Supervisor David Campos (left) speaks at a benefit for Christina Olague (center) who stands with her housemate Patrick Ferry.

With a salsa band playing in the back patio and a packed, gyrating dance floor, El Rio’s Salsa Sunday party proved an opportunity for a community of activists, politicians, and friends to come together to help one of their own: former Mission community activist and District 5 Supervisor Christina Olague.

When a fire tore through her Baker Street apartment on Christmas Eve, Olague’s home was destroyed and she lost her longtime friend and housemate Randy Sapp, co-owner of the Cole Valley magic shop The Sword and Rose. All her possessions were burned in the fire, and without renter’s insurance, Olague had little resources to rebuild her life. But Sunday’s event brought in $1600 to help Olague recover in addition to an ongoing crowdfunding campaign that has collected more than $11,200.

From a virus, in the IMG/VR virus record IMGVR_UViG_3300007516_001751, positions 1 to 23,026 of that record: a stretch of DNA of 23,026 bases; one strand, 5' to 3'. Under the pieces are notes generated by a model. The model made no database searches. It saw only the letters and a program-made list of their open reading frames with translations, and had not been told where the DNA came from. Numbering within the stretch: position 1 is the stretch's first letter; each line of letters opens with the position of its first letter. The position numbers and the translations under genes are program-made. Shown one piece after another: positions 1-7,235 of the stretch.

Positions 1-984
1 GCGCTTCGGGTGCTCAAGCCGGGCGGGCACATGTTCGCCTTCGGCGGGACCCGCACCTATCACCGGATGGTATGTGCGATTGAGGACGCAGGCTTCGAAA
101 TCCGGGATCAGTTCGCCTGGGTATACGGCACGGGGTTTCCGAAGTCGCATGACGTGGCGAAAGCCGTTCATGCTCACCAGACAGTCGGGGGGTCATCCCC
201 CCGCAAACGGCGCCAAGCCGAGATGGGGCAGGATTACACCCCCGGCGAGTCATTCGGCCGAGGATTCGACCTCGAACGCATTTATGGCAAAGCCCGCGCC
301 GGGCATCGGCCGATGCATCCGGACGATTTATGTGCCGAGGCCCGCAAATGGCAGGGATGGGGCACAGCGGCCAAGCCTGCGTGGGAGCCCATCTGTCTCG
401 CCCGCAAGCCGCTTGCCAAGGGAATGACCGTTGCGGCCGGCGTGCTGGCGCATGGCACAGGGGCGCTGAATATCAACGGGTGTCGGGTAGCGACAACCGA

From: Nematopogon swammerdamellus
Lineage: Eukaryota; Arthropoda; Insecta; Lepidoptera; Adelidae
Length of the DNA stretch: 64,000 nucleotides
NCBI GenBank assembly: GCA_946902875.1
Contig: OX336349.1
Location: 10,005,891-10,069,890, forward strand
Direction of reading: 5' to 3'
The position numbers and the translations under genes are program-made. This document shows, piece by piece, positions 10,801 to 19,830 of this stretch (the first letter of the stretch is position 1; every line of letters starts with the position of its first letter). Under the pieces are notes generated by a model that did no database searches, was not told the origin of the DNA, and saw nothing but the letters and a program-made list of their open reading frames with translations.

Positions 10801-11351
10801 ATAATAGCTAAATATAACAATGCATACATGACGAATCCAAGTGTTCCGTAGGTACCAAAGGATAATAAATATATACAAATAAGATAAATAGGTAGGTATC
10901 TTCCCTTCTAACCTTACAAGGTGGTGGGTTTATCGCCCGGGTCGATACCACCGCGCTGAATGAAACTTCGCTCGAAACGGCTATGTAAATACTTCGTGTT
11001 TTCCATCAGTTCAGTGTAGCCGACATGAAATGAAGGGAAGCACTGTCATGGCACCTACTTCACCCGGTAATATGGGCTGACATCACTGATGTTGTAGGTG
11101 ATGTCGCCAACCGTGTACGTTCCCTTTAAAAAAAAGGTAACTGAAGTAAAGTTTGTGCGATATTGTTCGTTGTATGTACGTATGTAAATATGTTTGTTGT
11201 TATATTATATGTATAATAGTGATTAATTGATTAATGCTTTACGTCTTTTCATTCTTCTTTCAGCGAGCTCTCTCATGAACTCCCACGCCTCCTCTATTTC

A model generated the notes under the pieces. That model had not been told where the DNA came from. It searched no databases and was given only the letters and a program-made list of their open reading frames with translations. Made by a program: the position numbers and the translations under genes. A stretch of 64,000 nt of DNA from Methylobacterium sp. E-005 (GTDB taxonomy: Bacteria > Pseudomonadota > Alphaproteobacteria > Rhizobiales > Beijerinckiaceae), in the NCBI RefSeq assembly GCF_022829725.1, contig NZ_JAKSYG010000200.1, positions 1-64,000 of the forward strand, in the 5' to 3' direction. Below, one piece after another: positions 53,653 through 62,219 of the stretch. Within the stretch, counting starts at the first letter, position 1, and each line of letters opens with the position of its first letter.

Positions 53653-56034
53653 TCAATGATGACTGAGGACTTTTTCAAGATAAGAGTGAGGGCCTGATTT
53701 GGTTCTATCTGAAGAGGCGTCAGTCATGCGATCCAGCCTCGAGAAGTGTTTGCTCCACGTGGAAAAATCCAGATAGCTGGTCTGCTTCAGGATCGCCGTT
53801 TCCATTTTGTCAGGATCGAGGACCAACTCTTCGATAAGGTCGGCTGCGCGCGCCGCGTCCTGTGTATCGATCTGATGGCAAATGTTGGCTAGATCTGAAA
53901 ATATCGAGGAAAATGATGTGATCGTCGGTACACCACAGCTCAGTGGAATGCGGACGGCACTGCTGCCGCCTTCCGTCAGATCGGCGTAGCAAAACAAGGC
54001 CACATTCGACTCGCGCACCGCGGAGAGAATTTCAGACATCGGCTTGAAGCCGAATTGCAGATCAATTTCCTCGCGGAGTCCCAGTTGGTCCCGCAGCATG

“It’s pretty overwhelming,” Olague said at Sunday’s event. “There’s so many people here from all these different communities — there’s the Latino, queer, housing activists and my spiritual community here. To see this outpouring from so many different people, it’s really healing, actually.”

Prior to becoming supervisor, Olague served as president of the Planning Commission, and was a longtime housing-rights advocate before that. She’s now president of the Latino Democratic Club and works at the Mission nonprofit Arriba Juntos. With more than 100 people flowing into El Rio’s patio throughout the course of the afternoon, her wealth of connections were apparent.

“Those of us who have worked alongside Christina know that she has dedicated her life to one of the most important things there is in this city: affordable housing,” said Supervisor David Campos, Olague’s former colleague, to the applauding crowd. “It’s especially tragic to lose a home in the middle of a housing crisis… We need to make sure we take care of this woman who has done so much for this community.”

“It was a wonderful year serving with Christina, it was also a horrible year,” said supervisor Jane Kim in reference to various other political battles. “But [Christina] was always there to step up, no matter what.”